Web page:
WASHINGTON—Record numbers of passenger and light truck tires were shipped to the U.S. replacement market in 1996, according to year-end data published by the Rubber Manufacturers Association. These shipments should continue to grow in 1997, though at a much slower rate, the RMA's Tire Market Analysis Committee (TMAC) predicted.
Last year, U.S. shipments of replacement passenger tires climbed 5.1 percent from 1995 levels to an all-time high of 175.3 million units—3.1-percent greater than the previous record of 170 million units shipped in 1994.
For light truck tires, replacement shipments shot to 27.6 million units, 8.1 percent more than the 25.5 million shipped in 1995, the previous record.
In Canada, aftermarket shipments of passenger tires by members of the Rubber Association of Canada rose 2.2 percent to 13 million units. The tire maker members of the RAC include the Canadian units of the world's 11 largest tire manufacturers, as well as Finland's Nokian Tyres Ltd.
Canadian shipments of truck/bus tires by RAC members slipped 0.5 percent to 3.17 million units.
In the U.S., shipments of medium and wide-base truck tires slid 1.8 percent last year to 11.7 million units.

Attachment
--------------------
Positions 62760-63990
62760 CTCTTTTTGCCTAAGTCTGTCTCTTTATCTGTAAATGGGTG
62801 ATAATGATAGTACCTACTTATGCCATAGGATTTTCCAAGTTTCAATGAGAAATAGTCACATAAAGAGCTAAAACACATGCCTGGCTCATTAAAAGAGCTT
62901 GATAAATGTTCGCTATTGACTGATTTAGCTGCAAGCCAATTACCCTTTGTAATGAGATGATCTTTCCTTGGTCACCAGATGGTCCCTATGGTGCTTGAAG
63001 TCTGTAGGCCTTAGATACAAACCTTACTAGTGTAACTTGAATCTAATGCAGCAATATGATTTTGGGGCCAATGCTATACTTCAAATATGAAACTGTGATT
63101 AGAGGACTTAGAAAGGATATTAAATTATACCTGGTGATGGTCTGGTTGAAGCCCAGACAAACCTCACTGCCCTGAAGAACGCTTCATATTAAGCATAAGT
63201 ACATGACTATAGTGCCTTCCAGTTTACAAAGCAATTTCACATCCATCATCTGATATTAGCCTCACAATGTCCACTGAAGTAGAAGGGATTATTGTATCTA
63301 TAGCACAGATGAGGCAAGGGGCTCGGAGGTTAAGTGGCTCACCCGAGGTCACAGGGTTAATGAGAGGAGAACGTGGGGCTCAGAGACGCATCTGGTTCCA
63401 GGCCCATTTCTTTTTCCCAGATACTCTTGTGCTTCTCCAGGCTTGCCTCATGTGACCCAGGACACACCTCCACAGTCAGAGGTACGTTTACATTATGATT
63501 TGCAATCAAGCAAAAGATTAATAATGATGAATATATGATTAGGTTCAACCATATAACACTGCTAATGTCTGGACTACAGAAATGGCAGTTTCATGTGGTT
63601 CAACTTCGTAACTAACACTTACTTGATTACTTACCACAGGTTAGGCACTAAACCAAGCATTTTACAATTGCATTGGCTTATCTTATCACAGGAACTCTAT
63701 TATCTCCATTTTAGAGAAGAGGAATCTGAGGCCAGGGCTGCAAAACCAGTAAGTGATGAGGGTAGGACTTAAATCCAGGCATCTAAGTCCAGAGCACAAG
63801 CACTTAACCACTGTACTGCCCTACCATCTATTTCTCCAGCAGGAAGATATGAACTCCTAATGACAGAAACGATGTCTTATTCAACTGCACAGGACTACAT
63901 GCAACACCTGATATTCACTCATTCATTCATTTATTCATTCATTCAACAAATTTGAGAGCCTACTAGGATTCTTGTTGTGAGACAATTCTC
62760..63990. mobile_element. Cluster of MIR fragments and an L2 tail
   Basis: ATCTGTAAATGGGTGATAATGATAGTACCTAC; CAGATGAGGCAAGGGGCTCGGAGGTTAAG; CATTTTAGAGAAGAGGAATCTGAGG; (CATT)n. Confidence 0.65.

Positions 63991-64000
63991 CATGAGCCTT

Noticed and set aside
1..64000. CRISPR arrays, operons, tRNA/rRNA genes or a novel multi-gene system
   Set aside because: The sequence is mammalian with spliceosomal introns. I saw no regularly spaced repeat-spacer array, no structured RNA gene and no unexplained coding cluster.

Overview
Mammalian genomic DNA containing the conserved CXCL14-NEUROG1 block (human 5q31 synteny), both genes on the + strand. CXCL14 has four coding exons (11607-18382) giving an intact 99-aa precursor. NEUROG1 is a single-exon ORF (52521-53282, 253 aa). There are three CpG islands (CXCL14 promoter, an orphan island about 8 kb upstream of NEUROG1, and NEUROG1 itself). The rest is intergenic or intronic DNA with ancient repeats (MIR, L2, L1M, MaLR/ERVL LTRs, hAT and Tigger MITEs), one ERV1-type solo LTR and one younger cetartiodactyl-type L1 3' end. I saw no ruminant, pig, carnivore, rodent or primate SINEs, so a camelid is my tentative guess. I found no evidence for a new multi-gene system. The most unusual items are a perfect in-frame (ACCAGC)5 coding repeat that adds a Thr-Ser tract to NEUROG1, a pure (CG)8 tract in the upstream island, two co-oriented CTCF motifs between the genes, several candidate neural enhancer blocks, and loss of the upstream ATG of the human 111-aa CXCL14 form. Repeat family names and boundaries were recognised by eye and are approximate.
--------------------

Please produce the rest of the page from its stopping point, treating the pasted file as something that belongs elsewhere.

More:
1997 RMA consensus forecast
Given that the U.S. economy is growing at an annual rate of less than 3 percent, the TMAC forecast slower rates of growth for replacement passenger and light truck tire shipments in 1997.
U.S. passenger shipments will grow just under 1 percent to 177 million tires, the group projected, while light truck will reach 28 million units, an increase of 1.4 percent.
Shipments of replacement medium/wide-base truck tires will grow at a rate between 0.5 and 1 percent, the TMAC predicted.
At 57.1 million units, 1996 shipments of passenger tires to vehicle manufacturers were virtually unchanged from 1995 levels.
However, the TMAC expects this segment to surge 5.6 percent this year to 60.3 million units, spurred largely by increased production of light trucks fitted with passenger tires as original equipment.
The trend also is expected to continue driving down demand for OE light truck tires. Shipments in this category skidded 1.7 percent last year to 5.8 million units, and are projected to stop at 5.7 million units this year, according to the TMAC.
OE shipments of medium and wide-base truck tires plunged 21.3 percent in 1996 to 4.27 million units. However, the TMAC said gradual increases in truck and trailer production should support growth of 1 to 2 percent per year through the turn of the century.